News Release

Women experience more sexual harassment in work groups with male, female balance

Peer-Reviewed Publication

Ohio State University

COLUMBUS, Ohio – Despite common assumptions, new research suggests that women are not more likely to be sexually harassed when they are the minority or majority in a work group.

Instead, researchers found that in most cases, women were sexually harassed at work when their work group had a similar proportion of males and females.

A study looking at 110 work groups from around the world found that women who work in relatively equally matched gender groups were more likely to be harassed than women who worked in predominantly male or female groups. Women in these situations were more likely to experience taunting, patronizing, and predatory behaviors.

"Some people argue that women are more likely to be harassed when there are just a few women, and other people argue that women are harassed when they are the dominant group in an occupation. But we found that actually was not the case. Most sexual harassment occurs in situations in equally mixed gender groups," said Randy Hodson, co-author of the study and professor of sociology at Ohio State University.

Hodson said the logic behind the finding is simple: sexual harassment occurs where there is more opportunity.

"There is a lot more opportunity in these groups because you have a lot of men who have contact on a regular basis with a lot of women, and that's going to create more opportunities for sexual harassment. When women are less represented or when they are mainly working with other women, there is simply not as much opportunity," he said.

Hodson and other researchers did a detailed analysis of book-length studies examining workplace culture from an array of industries, such as manufacturing, skilled trades, finance, and public administration. All of the books included detailed observations of worker interactions taken by researchers who were immersed into an organization for at least six months.

They then coded the information from the books to measure the type and severity of sexual harassment, ranging from the least severe (patronizing) to the most severe (predatory). The researchers only coded explicit examples of sexual harassment from the books, such as sexual advances or condescending comments made by supervisors or colleagues referring to women as delicate.

Workplaces ranging from less than 50 employees to more than 5,000 employees were included to more accurately represent the general workforce. The results were published recently in the journal Work and Occupations.

More than one third of the work groups studied did not have any incidents of sexual harassment. But when sexual harassment was observed, it was found more often in groups with a nearly equal mixture of men and women than in groups with a lone female in a predominately male environment.

"In our research, we saw example after example of situations where women were harassed most often in groups with an equal gender composition," said Lindsey Joyce Chamberlain, co-author of the study and doctoral student in sociology at Ohio State.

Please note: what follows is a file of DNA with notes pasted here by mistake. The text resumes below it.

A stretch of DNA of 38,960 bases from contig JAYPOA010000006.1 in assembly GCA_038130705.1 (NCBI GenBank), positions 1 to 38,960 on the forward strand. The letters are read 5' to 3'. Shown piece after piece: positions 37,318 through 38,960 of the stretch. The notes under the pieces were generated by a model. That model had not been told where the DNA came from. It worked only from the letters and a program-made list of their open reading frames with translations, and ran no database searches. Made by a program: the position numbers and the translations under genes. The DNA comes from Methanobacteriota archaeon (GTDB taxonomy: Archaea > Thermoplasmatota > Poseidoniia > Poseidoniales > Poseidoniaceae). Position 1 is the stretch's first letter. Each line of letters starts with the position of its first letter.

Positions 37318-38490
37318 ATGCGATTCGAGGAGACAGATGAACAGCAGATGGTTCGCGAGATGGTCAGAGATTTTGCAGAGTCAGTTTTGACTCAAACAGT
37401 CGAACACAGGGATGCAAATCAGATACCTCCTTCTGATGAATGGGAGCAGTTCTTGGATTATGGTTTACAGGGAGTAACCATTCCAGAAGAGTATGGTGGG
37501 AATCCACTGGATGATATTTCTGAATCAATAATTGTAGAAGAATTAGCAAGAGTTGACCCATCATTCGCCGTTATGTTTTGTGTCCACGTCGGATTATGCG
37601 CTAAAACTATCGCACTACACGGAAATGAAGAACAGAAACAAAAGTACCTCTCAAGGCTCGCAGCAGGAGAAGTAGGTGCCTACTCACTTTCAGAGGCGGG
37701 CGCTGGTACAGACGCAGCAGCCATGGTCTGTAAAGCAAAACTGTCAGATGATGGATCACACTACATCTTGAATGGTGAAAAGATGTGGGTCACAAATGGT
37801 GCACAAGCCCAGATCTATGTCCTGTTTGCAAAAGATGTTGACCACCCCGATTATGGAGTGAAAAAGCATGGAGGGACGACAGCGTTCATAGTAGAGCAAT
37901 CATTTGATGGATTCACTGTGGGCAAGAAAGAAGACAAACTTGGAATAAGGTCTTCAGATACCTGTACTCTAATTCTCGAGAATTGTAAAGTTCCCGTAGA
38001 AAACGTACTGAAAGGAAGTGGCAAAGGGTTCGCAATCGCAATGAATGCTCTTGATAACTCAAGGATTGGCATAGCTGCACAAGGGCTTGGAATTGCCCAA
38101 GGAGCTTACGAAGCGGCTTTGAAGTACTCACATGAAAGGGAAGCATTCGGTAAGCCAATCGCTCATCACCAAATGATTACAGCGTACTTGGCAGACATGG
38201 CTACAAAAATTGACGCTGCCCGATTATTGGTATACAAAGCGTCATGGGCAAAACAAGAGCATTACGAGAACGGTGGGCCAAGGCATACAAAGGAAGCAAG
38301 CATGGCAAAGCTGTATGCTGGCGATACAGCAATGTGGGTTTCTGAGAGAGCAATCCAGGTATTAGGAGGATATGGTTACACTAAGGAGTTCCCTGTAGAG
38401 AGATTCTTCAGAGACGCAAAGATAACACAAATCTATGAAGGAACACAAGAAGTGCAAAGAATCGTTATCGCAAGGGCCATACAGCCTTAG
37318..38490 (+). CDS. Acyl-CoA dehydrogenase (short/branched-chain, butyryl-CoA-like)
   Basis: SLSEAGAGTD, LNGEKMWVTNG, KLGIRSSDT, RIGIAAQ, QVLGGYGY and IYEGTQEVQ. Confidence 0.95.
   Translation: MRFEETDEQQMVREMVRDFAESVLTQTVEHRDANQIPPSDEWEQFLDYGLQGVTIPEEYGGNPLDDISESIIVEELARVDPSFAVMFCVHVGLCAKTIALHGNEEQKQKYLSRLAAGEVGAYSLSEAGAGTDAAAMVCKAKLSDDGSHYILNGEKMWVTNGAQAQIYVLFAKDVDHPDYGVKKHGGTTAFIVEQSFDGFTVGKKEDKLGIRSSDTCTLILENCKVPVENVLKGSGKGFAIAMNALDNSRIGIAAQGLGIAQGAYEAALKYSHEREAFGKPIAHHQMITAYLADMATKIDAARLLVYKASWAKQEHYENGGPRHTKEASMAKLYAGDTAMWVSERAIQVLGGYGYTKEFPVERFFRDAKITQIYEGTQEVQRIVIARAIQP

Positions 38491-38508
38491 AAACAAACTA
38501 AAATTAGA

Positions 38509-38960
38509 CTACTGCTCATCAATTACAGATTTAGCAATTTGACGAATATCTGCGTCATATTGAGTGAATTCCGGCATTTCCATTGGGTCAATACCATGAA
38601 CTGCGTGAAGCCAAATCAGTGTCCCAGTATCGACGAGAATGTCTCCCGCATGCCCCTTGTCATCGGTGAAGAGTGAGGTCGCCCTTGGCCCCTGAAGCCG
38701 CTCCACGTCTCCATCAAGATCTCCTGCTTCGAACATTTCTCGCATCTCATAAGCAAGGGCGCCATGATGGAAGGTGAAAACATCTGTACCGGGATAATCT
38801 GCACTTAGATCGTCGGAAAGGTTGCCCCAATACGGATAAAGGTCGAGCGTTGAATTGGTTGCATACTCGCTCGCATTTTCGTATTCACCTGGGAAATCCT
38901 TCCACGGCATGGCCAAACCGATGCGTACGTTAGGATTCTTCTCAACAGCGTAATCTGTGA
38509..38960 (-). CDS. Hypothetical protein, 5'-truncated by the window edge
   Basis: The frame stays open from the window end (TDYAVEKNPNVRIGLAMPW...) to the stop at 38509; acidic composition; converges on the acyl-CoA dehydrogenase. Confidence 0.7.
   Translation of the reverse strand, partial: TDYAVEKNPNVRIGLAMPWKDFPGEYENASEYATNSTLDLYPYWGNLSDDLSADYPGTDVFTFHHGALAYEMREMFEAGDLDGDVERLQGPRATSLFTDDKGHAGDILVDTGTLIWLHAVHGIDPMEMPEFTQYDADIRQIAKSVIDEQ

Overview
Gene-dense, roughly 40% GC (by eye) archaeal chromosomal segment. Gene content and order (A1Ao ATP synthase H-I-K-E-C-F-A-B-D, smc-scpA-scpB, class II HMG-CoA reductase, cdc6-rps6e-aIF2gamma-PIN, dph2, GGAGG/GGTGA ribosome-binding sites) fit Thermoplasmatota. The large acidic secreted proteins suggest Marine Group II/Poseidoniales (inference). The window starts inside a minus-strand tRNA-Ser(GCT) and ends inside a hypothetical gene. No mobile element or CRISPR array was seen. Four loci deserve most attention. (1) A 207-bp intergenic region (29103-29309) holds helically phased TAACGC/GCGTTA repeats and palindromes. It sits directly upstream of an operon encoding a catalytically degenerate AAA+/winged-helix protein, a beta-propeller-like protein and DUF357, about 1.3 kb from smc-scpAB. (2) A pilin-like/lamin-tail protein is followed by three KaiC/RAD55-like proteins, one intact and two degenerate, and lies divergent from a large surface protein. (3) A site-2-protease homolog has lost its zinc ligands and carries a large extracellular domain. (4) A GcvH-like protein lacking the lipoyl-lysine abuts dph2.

While sexual harassment was most likely in equally mixed gender groups, sexual harassment was also present in groups with a wide range of female representation. Work groups that were predominantly female were protected from the most extreme forms of sexual harassment, but women in these groups were more likely to be targeted through patronizing behaviors.

The study found that the characteristics of a person's job also influenced the likelihood and type of harassment. While increased job security was effective in combating the worst forms of sexual harassment, other factors were less effective.

Women who had more autonomy, for example, were more likely to be the victim of every type of sexual harassment. More power in some organizations led to women being taunted, but it also opened the door for sexual solicitation, threats, and forced sexual contact. This finding in particular was completely unexpected, Chamberlain said.

"We thought more power, for women especially, would protect them from certain types of harassment. But we many women that were harassed because they were in positions with power. Women who have jobs with higher autonomy may be seen as threats to men in organizations that have been traditionally been male dominated," she said.

Compounding the issue, formal grievance procedures were also less effective in combating the less severe forms of sexual harassment. Women were well protected from predation, but company policies often left them less protected from taunting and patronizing from male coworkers.

Hodson said most organizational policies are clearly defined to protect workers from the most extreme behaviors including sexual solicitation, forced sexual contact, and threats. But many of the other, less severe forms of sexual harassment may be left out or less clearly defined, creating uncertainty among some workers on what can be considered sexual harassment.


Other co-authors of the study include Daniel Tope, assistant professor of sociology at Florida State University, and Martha Crowley, assistant professor of sociology at North Carolina State University.

Contact: Lindsey Chamberlain, (614) 266-8792; or Randy Hodson (614) 292-8951 or (614) 592-7670;

Written by Jenna McGuire, (614) 247-8362;

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